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Letters

Books in Brotherton Room
Introducing the different types of objects researchers in Special Collections can encounter.
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Researcher holding illuminated manuscript
Object types in Special Collections: photographs
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Dorothy Bosanquet's diary, March 1917
Object types in Special Collections: Diaries
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Letter with pen and ink sketch entitled 'Myself'.
Object types in Special Collections: Letters
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Whitaker Collection 445 fol/Map of the world
Object types in Special Collections: Maps
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Andreyev Autochrome
Object types in Special Collections: photographs
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Newspapers
Object types in Special Collections: newspapers
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Cemetery Register
Object types in Special Collections: Registers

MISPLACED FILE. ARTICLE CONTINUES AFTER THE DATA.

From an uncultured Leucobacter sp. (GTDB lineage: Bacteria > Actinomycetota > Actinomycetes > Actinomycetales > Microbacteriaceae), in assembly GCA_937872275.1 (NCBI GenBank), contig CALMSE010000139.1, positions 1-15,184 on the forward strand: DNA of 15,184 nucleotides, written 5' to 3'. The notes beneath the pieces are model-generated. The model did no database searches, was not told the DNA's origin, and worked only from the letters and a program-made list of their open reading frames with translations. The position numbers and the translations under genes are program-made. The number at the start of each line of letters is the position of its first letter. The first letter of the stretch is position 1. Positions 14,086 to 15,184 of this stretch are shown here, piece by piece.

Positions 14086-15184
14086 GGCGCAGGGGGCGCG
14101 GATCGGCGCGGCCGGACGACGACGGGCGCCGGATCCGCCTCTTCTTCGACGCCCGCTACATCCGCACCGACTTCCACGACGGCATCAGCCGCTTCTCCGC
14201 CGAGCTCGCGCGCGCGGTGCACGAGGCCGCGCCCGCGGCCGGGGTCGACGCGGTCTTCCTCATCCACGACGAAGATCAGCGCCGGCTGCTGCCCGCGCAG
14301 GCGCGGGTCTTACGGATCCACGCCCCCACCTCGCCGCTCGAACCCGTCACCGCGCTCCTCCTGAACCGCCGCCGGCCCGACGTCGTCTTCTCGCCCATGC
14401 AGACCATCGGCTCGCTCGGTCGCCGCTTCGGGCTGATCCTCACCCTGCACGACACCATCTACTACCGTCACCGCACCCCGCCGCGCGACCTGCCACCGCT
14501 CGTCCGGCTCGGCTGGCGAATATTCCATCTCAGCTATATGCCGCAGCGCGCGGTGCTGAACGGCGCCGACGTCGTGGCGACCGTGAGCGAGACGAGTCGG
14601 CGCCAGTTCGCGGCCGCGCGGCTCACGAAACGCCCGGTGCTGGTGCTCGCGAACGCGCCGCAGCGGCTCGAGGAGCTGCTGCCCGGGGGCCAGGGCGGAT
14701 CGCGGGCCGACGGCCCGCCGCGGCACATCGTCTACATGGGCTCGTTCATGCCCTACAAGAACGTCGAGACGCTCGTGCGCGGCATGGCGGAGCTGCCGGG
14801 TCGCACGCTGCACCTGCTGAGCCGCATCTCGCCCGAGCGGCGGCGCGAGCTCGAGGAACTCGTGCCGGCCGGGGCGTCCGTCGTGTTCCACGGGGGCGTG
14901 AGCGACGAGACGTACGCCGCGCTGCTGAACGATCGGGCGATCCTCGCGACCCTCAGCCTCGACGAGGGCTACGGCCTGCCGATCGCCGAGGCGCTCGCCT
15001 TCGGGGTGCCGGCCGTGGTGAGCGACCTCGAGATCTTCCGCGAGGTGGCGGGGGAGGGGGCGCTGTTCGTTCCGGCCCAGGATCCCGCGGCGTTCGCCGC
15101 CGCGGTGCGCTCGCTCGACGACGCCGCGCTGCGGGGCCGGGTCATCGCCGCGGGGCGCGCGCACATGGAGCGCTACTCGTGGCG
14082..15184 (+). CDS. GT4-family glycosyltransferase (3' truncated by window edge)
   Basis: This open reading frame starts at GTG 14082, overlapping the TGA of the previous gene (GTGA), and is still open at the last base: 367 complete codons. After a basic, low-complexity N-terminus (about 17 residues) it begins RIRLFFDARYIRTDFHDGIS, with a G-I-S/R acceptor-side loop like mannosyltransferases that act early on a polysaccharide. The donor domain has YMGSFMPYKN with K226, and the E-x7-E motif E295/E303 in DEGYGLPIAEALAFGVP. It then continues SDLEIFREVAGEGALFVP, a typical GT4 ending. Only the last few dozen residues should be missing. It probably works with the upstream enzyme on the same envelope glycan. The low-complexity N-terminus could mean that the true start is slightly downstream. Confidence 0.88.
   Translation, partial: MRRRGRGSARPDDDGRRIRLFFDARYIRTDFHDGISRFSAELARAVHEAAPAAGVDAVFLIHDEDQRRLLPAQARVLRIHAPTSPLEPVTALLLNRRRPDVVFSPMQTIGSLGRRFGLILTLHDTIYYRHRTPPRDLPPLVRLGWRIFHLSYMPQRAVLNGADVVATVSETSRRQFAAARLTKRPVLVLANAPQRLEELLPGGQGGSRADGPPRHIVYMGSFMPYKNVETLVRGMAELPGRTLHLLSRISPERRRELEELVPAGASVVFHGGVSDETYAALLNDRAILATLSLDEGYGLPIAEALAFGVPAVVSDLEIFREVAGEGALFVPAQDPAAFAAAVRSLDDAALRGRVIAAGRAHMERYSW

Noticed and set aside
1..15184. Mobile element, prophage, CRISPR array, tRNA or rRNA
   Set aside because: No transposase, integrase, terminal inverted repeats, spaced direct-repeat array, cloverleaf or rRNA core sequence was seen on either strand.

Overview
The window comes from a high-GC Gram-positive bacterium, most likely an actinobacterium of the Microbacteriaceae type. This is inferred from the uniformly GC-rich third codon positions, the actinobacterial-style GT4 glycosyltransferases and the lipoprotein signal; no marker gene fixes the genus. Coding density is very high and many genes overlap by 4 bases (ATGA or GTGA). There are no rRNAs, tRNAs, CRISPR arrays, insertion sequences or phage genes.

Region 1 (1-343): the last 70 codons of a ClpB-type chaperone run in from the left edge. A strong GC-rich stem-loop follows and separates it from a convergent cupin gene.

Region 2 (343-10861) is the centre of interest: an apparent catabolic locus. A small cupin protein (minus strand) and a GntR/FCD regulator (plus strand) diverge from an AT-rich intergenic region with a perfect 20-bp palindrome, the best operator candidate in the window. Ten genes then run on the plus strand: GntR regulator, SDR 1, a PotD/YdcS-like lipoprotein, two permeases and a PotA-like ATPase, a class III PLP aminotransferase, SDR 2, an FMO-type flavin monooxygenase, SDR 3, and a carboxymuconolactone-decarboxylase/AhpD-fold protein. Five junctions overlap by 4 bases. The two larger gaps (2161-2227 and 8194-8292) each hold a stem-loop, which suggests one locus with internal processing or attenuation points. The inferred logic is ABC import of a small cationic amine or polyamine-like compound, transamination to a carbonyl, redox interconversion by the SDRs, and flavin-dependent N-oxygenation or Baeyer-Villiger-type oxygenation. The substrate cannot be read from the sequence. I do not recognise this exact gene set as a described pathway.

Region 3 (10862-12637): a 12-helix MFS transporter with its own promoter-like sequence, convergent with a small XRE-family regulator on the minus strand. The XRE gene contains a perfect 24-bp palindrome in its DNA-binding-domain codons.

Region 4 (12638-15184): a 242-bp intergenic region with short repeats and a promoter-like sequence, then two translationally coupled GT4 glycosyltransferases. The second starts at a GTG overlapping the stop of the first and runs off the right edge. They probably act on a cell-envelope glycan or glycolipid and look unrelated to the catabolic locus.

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Literary drafts
Object types in Special Collections: creative drafts
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Page from Tony Harrison, The Loiners Notebook
Object types in Special Collections: Scrapbooks
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AntiPoverty Demonstration Flyer
Object types in Special Collections: advertisements & marketing material
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Brotherton Collection Incunabula CAR Ulm 1480 back pastedown manuscript
Object types in Special Collections: Ephemera
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minute books
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Brotherton Ovid - Silenus and a satyr
Object types in Special Collections: Art work
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Reading letters can be a powerful experience, enabling us to see into the daily lives of people often long dead. They are a common type of primary source, giving contemporary descriptions of personal and public events. Letters may also show the language, preconceptions, and prejudices of an individual in a particular place or time.

The handwriting and writing materials used can give us clues about the age of the letter, the class of the writer, their nationality and even their occupation.

Letters can be intimate or business-like; they can be revelatory or designed to conceal. People across many sections of society have written letters through history. Letters may tell the stories of people whose voices were rarely heard, from the working-classes, to women and minority cultures.

The very personal nature of letters means that access to them may sometimes be restricted. Letters may be embargoed for the lifetime of the writer, their family or associates.

Image credit Leeds University Library